- The average employee spends 3 hours procrastinating, costing businesses $15,000 per year for a $40,000 salaried worker.
Current Procrastination Statistics
Consider the most up-to-date information on procrastination.
- In 2021, 12.4% of employees reported having procrastination difficulties due to the COVID-19 epidemic.
Other Interesting Procrastination Facts & Statistics
Are you looking for other intriguing facts about procrastination? The following is a selection of fascinating facts.
- Some people may benefit from learning how to control their emotions.
- In 2014, YouTube witnessed nearly 26 billion views of cat videos. In a 2015 study of 7,000 people, procrastination was the most common reason for this development.
- It was stated that the pleasure derived from watching cat videos frequently offset the pain caused by procrastination.
- Students who practiced self-forgiveness for procrastinating while studying for an exam were less likely to procrastinate the next time they learned.
- Bedtime procrastination is a contemporary problem with three distinct characteristics: there’s no particular cause for staying up late. One knows there may be severe drawbacks to doing so, and it reduces the amount of overall sleep at night.
- Workers who experience high levels of stress or extended working hours are known to engage in “revenge bedtime procrastination.” It is employed to reclaim personal leisure time that they feel has been taken away during the day. At the expense of good sleep, this is done at the cost of quality rest.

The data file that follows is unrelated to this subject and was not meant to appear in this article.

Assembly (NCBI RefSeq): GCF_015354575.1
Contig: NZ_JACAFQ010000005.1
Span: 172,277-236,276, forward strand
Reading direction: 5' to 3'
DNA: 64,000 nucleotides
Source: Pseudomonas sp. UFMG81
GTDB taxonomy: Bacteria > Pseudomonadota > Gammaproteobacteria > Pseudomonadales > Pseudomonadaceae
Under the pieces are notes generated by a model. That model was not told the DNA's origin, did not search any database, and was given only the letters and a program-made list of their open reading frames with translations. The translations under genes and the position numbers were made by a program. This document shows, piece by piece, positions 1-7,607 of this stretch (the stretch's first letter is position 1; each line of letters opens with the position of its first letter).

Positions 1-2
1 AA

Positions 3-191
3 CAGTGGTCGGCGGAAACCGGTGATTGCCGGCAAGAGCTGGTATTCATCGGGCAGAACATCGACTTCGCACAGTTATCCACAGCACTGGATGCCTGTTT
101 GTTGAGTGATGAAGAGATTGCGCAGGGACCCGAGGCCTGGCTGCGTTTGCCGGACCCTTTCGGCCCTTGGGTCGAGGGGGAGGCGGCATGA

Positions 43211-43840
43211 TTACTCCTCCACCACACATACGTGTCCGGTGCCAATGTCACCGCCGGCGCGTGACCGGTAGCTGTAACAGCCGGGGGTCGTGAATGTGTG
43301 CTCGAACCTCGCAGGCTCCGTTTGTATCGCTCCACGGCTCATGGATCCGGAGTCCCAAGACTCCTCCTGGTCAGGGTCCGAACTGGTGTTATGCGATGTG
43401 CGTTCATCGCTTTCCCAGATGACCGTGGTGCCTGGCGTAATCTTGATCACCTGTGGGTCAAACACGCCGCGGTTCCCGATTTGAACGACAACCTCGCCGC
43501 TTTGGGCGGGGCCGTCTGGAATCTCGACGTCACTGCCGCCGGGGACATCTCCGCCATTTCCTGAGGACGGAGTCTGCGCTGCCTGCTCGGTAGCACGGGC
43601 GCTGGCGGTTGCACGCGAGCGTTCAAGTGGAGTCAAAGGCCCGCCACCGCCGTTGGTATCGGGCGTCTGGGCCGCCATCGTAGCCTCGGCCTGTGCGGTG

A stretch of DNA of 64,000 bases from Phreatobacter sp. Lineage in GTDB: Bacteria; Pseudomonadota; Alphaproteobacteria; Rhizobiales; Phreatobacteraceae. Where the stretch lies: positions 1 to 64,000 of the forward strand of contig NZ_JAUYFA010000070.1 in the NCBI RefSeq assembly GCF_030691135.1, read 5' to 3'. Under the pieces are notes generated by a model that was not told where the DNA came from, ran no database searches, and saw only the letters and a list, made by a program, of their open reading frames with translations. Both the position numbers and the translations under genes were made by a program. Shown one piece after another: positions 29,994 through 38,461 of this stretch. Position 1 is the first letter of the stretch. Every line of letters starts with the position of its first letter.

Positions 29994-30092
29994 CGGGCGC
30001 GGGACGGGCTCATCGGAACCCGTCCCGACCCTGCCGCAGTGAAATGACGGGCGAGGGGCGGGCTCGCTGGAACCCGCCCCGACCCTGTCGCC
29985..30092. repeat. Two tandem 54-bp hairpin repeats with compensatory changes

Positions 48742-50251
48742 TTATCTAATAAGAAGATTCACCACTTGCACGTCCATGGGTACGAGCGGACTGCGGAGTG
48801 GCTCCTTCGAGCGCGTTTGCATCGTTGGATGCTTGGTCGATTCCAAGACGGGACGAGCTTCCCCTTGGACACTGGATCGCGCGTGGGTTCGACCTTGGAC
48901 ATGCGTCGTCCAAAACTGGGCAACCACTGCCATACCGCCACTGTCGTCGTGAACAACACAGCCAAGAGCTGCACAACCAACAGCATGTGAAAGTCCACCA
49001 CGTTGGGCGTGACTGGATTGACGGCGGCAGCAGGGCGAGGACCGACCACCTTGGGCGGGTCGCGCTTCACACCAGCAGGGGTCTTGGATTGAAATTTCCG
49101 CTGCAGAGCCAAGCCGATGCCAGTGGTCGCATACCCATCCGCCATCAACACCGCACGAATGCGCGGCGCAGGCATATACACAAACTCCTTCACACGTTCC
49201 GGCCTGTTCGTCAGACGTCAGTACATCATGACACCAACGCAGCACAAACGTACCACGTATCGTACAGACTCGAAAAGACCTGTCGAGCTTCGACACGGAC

- A survey published in 2022 found that 40% of adults were experiencing more sleep difficulties due to the pandemic. According to a study conducted by the International Journal of Applied Positive Psychology, people were more inclined to stay on task while practicing mindfulness activities.
What helps you overcome procrastination?
According to a survey, Japanese children have the most significant level of procrastination, followed by Taiwanese pupils, Hong Kong students, American students, and Australian and New Zealand children.
What is the most common age group to procrastinate?
According to one research, procrastination decreases with age. Procter & Gamble found that young people aged 14 to 29 had the highest levels of procrastination. However, males procrastinated more than females in this age group, which was not the case.
How long does the typical person wait before doing anything?
Every day, plenty of people spend an average of 55 days procrastinating. According to a YouGov poll, people waste around 79200 minutes or 55 days per year!
Many people are stuck in their ways, but it doesn’t have to be a lifelong sentence. Learning more mood-regulating skills, as well as practicing self-forgiveness and mindfulness, might assist you in overcoming procrastination.
So please treat yourself kindly and get started.
Statistics and information for this article were gathered from the following sources: